International air travelers may find themselves increasingly grounded at the last minute - as some did over the weekend - while European and US authorities tussle over the use of armed sky marshals.
"Hopefully it won't happen," says Anthony Council, a spokesman for the International Air Travel Association, which groups 270 airlines. "But when extraordinary situations happen, we need to take extraordinary measures. We need to keep our options open."
Washington has reserved the right to demand sky marshals on specific flights to the US, but European governments and carriers are reluctant to put guns on planes. Without an agreement between the two sides, cancellation of suspect flights appears the only alternative, say government and industry sources.
Ten transatlantic flights were canceled last weekend in light of what a spokesman for the US Department of Homeland Security called "specific and credible information that Al Qaeda would attack these flights on those dates." That followed a similar episode over the Christmas holidays, when 16 international flights were canceled or delayed.
Air France canceled flights from Paris to Washington Sunday and Monday on "the principle of precaution when there are signals," French Transport Minister Gilles de Robien said on RFO television. "We work very well with the Americans and they send us those signals."
The US government announced at the end of last year that suspect flights into US airspace would be turned back unless they carried an armed sky marshal. Though US undersecretary for border and transportation security Asa Hutchinson - meeting European officials two weeks ago - defused resentment at what some governments saw as a unilateral imposition, he found no European consensus on the issue.
The British and French governments have said they are prepared, in principle, to put sky marshals aboard planes carrying their flags, and the German carrier Lufthansa says it has used sky marshals on transatlantic flights since soon after the terrorist attacks on Sept. 11, 2001.
But airlines in Norway, Sweden, Finland and Portugal have publicly refused the measure, and other European governments are hesitant.
"The indications are that a European-level agreement is unlikely," says Tom Rowley, spokesman for Irish Transport Minister Seamus Brennan, whose government, currently presiding over the European Union, has explored the possibility of a single continentwide approach.
Apart from anything else, Mr. Rowley points out, only a few European nations have trained sky marshals, whose use is not customary on European airlines.
Transatlantic differences hinge partly on attitudes to firearms. "Most Europeans...think that guns are dangerous, and that having guns aboard planes increases, rather than decreases, the likelihood of innocent people getting hurt," wrote Amit Chanda and Kate Joynes of the World Markets Research Center, a London-based political research group, in The International Herald Tribune recently.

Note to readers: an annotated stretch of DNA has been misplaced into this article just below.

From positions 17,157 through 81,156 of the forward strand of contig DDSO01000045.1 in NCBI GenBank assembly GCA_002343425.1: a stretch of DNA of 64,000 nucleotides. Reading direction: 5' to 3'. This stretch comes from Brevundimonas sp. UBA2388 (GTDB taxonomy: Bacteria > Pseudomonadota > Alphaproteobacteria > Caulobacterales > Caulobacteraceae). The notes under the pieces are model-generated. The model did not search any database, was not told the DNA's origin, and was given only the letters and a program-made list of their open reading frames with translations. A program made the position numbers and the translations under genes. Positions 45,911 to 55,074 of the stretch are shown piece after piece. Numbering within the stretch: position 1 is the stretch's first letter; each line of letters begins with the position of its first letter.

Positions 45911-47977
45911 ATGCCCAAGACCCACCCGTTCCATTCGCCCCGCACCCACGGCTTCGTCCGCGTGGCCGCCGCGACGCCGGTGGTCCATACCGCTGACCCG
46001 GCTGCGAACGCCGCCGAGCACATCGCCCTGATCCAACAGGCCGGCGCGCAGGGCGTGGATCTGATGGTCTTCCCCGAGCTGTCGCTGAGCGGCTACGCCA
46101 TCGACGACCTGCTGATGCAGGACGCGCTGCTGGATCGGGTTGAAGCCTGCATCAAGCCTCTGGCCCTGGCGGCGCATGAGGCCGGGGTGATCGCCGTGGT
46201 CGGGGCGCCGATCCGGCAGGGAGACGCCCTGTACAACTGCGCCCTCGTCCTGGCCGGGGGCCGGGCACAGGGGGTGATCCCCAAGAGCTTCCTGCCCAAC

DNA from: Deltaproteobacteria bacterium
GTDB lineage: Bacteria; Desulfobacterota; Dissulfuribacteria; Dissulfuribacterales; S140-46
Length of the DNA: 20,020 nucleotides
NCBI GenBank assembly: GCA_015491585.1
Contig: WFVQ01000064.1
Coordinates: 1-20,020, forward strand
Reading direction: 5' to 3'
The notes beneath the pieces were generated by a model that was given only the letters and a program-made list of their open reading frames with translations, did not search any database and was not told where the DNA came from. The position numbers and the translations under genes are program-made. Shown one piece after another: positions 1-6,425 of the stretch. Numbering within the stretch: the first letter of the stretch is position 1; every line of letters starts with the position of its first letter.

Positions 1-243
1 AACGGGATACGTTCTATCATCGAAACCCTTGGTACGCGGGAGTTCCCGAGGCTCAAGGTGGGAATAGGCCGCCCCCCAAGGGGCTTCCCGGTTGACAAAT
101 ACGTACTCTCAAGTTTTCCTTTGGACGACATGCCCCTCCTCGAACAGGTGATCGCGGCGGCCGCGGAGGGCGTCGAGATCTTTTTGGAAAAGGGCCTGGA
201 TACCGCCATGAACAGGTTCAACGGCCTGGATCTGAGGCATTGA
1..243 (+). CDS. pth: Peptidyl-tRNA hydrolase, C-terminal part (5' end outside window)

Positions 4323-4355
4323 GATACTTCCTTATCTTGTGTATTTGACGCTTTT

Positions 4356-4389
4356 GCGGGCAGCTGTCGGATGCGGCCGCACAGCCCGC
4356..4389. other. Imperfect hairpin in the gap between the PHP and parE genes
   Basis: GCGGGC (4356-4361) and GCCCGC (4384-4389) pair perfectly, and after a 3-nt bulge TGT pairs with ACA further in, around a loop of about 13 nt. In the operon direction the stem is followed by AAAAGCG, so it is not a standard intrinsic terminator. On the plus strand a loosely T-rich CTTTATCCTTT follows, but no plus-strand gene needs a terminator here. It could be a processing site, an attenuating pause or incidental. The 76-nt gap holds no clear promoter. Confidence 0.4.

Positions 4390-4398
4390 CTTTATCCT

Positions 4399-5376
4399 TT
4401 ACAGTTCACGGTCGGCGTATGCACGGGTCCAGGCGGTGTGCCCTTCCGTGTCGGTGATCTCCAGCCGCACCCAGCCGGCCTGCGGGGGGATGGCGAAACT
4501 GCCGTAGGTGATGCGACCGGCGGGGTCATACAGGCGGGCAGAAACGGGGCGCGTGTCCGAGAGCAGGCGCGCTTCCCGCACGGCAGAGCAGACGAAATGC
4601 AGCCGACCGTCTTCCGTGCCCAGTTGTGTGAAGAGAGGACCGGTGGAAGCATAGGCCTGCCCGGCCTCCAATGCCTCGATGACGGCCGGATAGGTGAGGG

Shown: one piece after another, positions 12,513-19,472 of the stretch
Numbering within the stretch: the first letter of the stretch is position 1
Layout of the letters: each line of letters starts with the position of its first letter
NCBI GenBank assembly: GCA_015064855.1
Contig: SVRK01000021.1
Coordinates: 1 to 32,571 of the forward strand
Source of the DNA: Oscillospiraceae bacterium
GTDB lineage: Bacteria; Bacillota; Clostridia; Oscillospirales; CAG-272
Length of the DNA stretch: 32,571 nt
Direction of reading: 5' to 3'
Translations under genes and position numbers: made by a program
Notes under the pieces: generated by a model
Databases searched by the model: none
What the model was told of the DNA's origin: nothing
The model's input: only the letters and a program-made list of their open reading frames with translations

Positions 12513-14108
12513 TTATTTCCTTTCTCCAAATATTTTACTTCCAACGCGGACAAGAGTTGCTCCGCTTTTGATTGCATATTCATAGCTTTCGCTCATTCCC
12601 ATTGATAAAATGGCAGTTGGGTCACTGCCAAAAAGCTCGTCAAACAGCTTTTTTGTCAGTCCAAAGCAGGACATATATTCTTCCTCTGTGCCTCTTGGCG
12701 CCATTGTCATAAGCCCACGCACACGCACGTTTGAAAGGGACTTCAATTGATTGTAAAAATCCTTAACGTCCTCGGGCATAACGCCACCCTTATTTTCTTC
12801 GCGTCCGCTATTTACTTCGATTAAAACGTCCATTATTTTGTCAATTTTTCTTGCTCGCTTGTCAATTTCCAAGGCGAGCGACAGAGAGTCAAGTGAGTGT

For those governments capable of providing air marshals, "the key issue is what risk level you are talking about when you say you want to use sky marshals," Rowley adds. "If there is any risk, the tendency is to cancel the flight, so when is a risk so minimal that you fly but still need a sky marshal?"
The Irish government, he says "is still trying to get more detail from the Americans" on such questions, and has yet to decide whether it will authorize sky marshals.
US officials say they are reluctant to provide such detail publicly, for security reasons. "Where we get specific information pertinent to specific flights, we would request the host country to provide an armed law enforcement officer," says Brian Doyle, a spokesman for the Department of Homeland Security. "This is not a broad-brush measure. If we have specific information we share it," he adds. "It is in [the airline's] hands to make a choice. It is their decision not to fly; we can't mandate that. But we can say that if you are going to fly here, we demand it [sky marshals] for security's sake."
Regardless of the British authorities' readiness to authorize such security measures, national flag carrier British Airways says it has not yet determined when they might be appropriate. "If there is a specific threat about a flight, we will cancel that flight," says spokeswoman Sophie Greenyear. "That is definite."
Airline owners and pilots say they would rather see heightened security before a flight takes off than an armed guard aboard. "We think you should stop terrorists long before they reach an airport," says IATA's Mr. Council. "The emphasis needs to be on intelligence gathering."
"The Americans see sky marshals as the way forward, but many of us in Europe see sky marshals as an irrelevance," said Jim McAuslan, head of the British Airline Pilots' Association, in a statement last month. "There is clearly a difference in culture between the USA and Europe."
"Our preference is not to have guns on board an aircraft," says Council. But if member airlines do allow armed sky marshals to fly, "we would like the captain to know, and to be reassured that the weapons would not do structural damage to the aircraft."
In the meantime, Council says, IATA member airlines "are doing their absolute best to do all that is asked of them" by the US authorities, for example by presenting them with advance information on passengers' names and departure and destination details to allow vetting.
"The problem is that several US organizations, and sometimes several departments within the same organization are asking us for this detail at the same time," he adds, which leads to confusion.
Nor do advance passenger lists always ease a flight's departure. Air France canceled six flights to the US over Christmas, but French officials said later that checks on passengers whose names had concerned US security officials found nothing to suggest a threat.